Maintaining Momentum Through Permitting and Entitlements

15 August, 2022

Today’s real estate development market is evolving fast, and industry professionals may be challenged to keep up. They are facing increasingly long entitlements timelines and permitting challenges that can easily interrupt or sideline their projects.

In a recent interview with REBusinessOnline, Bohler professionals from across the firm’s footprint discussed how development and design teams can minimize delays and control budgets – the two most important factors to moving land development projects forward.

Engaging the Design Team Ahead of Site Due Diligence

Looping in your design team ahead of due diligence kick-off allows them to help you develop a systematic approach to the research process. Design teams can help developers determine how to allocate budget, establish realistic timelines, and identify important due diligence milestones – key factors that can impact your deal structure.

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“Success boils down to managing a client’s time, money, and risk,” explains Raleigh, NC Principal Charlie Yowell. “It’s so important to establish priorities early on. This can help design consultants to identify, mitigate, and manage any challenges – as well as shape the timeline accordingly.”

“In South Florida, there’s often a need to involve site civil engineers at the early stages of every project – even when the client is still negotiating deals to buy land,” says Miami, FL Associate and Branch Manager Taylor Parker. “Ordering preliminary reports and investigations ahead of time can reduce ‘down time’ in the rest of the process. It’s a relatively small cost up front that could save two months.”

Success boils down to managing a client’s time, money, and risk.

— Charlie Yowell, Principal

“An understanding of what New York developers are likely to encounter in the next year is pushing some to drastically reschedule their projects to avoid local code implementation deadlines that will increase costs and requirements,” says Melville, NY Associate Kristin DeLuca. “We work with our clients to build enough time into agreements with tenants and banks to ensure they can abide by their commitments and avoid additional costs down the line.”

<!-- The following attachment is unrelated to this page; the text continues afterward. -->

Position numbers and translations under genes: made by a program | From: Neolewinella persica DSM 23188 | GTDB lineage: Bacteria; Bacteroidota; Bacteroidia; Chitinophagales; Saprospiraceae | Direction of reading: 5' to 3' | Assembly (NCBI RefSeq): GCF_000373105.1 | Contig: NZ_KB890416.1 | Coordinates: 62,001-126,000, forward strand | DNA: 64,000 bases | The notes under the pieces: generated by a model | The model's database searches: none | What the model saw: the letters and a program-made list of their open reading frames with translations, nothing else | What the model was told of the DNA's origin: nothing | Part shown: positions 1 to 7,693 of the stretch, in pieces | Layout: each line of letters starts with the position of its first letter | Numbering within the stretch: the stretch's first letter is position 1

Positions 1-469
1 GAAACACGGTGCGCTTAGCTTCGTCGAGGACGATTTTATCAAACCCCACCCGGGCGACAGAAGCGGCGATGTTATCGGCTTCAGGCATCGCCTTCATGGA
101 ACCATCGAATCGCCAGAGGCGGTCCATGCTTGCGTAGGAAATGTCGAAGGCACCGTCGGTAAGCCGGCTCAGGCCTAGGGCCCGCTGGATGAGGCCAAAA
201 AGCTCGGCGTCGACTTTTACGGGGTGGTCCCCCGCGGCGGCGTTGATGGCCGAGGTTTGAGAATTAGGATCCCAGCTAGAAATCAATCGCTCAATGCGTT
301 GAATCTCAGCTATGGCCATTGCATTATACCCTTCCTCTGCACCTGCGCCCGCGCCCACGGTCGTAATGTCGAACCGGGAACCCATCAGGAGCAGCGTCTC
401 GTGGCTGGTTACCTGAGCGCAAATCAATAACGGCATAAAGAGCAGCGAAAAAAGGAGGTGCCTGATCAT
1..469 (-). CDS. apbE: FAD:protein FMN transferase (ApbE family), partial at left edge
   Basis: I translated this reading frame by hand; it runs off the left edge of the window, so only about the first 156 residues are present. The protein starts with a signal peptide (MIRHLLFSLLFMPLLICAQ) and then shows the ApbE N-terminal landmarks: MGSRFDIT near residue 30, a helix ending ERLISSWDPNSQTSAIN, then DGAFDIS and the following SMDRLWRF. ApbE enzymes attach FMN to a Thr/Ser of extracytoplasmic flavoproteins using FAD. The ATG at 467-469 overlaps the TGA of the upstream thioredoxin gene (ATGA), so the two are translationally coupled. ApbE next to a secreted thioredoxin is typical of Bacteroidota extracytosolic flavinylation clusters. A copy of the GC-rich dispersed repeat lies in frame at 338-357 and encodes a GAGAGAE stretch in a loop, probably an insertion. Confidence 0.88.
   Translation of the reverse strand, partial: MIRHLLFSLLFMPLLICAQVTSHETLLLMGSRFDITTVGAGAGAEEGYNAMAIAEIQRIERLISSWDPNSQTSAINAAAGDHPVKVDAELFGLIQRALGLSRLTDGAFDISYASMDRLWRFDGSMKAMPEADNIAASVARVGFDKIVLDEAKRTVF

Submitting Documents Concurrently

“Whenever possible, we run zoning and construction documents plan sets concurrently in Maryland,” explains Towson, MD Project Manager Matt Polhaus. “Processing these reviews parallel with each other shortens the overall project schedule and can help the permitting timeline as well.”

“If starting construction is a client’s top priority, for example, we recommend taking specific steps such as obtaining an early clearing or mass grading permit to allow the contractor to move forward faster,” Charlie says. “As that work is being done, we finalize the rest of the permitting and allow the developer to deliver on or ahead of schedule.”

Whenever possible, we run zoning and construction document plan sets concurrently.

— Matt Polhaus, Project Manager

“I like to run permits concurrently in the site planning process,” Taylor agrees. “We submit all civil construction permits, such as driveway or utility connections and drainage permits, at the same time rather than wait to receive site plan approval.”

Collaborating with Local Stakeholders

“It’s critical to understand the local factors at play that will influence a project’s chance of success,” says Kristin. “Consider the community’s needs and desires and be flexible.”

“Our recommendation is to meet with local stakeholders and ask for feedback,” Kristin continues. “Start with a simple site plan, rather than developing a whole package. Some developers might think they’re slowing down the process by taking it in smaller steps, but it really helps to move much more smoothly and save time overall.”

It’s critical to understand the local factors at play.

— Kristin DeLuca, Associate

“In many jurisdictions, an influx of unseasoned staff can make for a painfully slow experience for developers,” notes Matt. “We take the initiative to educate our reviewers through the process to help expedite reviews and secure approvals.”

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“Meeting with officials either in person or virtually allows developers and design consultants to discuss project considerations quickly and offers an opportunity to explain design rationale. This approach tends to reduce comment, and any time we can eliminate one or two rounds of review comments, we’ve shaved a couple of months off the project timeline,” Matt says.

Moving Forward

While expanding timelines may be inevitable, engaging a land development consultant like Bohler early in the site planning process can result in a more comprehensive strategy to keep the project moving forward – including more accurate cost and timeline estimates and better solutions to address potential schedule slowdowns.

Read more on REBusinessOnline here.

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About James Thaon, PE
James Thaon, PE, Branch Manager of Bohler's Manasquan, NJ office

As Principal and Branch Manager for Bohler’s Red Bank, NJ office, James leads a team of civil engineering professionals who help owners and developers act on opportunities to accomplish their most ambitious land development goals. With experience managing projects across all commercial, institutional, and residential markets, James leverages creative design solutions and strategizes entitlements to stay on track. Throughout his career, James has developed strong relationships with municipal staff and governmental agencies across New Jersey.

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